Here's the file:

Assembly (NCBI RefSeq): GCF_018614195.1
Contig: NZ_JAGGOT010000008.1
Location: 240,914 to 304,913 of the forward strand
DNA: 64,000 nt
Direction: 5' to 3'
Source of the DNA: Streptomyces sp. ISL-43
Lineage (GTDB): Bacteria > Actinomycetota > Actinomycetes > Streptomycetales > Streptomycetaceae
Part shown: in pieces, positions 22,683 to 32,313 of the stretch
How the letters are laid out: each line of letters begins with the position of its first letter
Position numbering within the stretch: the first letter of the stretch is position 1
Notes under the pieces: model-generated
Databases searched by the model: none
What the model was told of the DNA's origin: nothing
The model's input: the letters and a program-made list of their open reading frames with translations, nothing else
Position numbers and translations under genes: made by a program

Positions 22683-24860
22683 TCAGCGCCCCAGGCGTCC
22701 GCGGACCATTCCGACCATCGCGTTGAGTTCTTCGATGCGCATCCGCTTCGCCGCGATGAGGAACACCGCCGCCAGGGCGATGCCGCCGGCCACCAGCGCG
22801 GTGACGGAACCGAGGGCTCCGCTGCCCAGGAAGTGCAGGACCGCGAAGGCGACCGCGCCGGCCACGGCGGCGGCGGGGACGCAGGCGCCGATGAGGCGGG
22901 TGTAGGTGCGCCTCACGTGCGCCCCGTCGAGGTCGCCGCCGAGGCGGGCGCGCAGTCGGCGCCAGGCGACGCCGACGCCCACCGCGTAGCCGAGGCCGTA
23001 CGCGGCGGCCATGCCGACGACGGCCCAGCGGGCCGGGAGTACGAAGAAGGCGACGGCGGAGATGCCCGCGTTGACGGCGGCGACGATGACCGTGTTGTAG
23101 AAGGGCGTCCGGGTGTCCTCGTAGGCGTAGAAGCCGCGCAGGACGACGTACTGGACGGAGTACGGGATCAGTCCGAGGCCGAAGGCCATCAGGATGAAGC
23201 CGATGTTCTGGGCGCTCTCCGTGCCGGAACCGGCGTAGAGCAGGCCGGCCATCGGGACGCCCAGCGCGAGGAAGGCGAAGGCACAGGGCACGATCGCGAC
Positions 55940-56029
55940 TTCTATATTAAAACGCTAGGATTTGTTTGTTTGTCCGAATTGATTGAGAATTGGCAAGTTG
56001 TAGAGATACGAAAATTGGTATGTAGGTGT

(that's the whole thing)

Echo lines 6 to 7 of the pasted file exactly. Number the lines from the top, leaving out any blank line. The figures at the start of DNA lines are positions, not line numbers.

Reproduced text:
Source of the DNA: Streptomyces sp. ISL-43
Lineage (GTDB): Bacteria > Actinomycetota > Actinomycetes > Streptomycetales > Streptomycetaceae